Müge Fazlioglu, principal researcher for privacy law at the International Association of Privacy Professionals (IAPP), tells InformationWeek via an email interview that federal agencies have issued some guidance with NIST’s AI Risk Management Framework and a statement on discrimination and bias from the US Equal Employment Opportunity Commission.

On an international level, unlike the old days of the internet, there is an existing framework for AI and data privacy regulation, Fazlioglu notes. “Something that global regulators have been stressing throughout the year is that AI is already subject to various existing laws. For better or worse, AI was not born into the same ‘Wild West’ into which the internet came into existence.”

Jonathan Leibowitz, former chair of the Federal Trade Commission (FTC), told lawmakers on Wednesday it’s possible for immediate action on smaller AI and data privacy issues through some existing government organizations, like FTC. But Congress should focus on passing a regulatory framework.

“Some large companies have developed ethical approaches to use AI,” he said. “But most businesses are looking for direction. And unfortunately, they’re not going to get too much direction from existing laws and regulatory authorities, which are not an adequate match to the problems created by the misuse of AI.”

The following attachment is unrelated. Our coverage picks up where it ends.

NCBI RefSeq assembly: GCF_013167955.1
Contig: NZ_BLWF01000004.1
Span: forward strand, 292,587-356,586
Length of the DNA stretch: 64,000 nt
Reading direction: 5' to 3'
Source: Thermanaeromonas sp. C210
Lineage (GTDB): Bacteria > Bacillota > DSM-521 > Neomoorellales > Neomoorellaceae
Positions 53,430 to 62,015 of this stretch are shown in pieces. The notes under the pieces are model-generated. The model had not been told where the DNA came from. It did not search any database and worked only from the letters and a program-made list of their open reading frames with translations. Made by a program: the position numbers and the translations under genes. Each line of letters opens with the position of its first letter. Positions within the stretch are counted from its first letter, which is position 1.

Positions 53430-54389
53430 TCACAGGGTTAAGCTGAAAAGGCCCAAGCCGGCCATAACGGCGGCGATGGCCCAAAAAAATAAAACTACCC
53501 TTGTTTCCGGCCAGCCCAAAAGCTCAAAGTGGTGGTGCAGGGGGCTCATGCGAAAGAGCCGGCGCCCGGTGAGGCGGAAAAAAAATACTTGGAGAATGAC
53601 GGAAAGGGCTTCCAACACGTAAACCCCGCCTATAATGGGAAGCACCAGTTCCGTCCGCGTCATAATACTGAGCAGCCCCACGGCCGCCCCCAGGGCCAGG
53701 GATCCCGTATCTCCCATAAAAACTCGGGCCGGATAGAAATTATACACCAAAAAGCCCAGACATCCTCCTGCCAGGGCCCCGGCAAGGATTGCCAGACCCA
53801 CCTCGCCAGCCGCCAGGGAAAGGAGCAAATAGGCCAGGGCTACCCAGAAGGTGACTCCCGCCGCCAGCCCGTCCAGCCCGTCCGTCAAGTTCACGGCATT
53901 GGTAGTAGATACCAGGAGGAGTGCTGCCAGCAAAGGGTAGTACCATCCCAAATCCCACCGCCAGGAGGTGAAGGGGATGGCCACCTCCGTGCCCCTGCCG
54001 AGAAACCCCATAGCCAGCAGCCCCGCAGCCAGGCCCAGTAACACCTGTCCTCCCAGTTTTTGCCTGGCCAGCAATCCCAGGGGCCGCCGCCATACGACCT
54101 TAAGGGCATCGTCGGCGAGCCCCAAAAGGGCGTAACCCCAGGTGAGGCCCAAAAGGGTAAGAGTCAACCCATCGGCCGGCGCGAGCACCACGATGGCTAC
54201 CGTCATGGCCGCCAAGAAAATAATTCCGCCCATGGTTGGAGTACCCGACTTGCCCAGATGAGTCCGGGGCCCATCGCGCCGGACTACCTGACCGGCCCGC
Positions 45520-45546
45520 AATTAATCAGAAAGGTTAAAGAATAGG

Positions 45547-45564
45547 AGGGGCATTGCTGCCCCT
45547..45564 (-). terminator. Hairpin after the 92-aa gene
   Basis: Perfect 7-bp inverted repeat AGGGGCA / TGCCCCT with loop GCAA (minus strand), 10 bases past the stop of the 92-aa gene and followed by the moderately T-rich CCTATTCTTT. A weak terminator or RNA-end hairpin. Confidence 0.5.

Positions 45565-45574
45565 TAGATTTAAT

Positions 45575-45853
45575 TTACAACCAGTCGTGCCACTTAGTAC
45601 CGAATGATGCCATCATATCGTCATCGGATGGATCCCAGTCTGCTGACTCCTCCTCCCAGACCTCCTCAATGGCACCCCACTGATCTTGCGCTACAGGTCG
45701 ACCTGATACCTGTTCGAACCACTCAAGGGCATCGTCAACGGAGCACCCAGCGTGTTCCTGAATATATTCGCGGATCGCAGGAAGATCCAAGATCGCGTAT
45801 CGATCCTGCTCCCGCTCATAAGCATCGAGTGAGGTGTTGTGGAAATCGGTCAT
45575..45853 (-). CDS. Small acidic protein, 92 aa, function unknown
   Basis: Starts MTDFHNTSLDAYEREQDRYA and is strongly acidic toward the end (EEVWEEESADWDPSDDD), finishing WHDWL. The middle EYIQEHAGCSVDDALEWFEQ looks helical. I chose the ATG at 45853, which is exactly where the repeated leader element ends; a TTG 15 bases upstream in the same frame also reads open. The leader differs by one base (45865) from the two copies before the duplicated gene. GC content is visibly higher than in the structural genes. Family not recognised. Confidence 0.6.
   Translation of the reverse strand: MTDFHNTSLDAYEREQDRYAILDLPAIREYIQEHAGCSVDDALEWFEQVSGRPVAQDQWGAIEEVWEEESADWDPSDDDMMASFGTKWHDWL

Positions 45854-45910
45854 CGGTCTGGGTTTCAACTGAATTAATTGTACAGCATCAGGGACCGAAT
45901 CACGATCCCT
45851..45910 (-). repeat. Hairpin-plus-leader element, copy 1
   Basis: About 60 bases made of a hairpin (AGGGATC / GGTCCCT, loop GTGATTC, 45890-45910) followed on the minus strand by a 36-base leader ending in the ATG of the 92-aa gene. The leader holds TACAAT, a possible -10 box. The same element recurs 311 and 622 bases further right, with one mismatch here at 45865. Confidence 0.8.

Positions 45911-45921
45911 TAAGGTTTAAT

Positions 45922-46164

Leibowitz added, “Let me urge you to keep in mind your work on privacy legislation -- even if enacting such a law requires some complicated negotiations and difficult votes, which it will, you will have done something meaningful for American consumers.”

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About the Author(s)

Shane Snider

Senior Writer, InformationWeek, InformationWeek

Shane Snider is a veteran journalist with more than 20 years of industry experience. He started his career as a general assignment reporter and has covered government, business, education, technology and much more. He was a reporter for the Triangle Business Journal, Raleigh News and Observer and most recently a tech reporter for CRN. He was also a top wedding photographer for many years, traveling across the country and around the world. He lives in Raleigh with his wife and two children.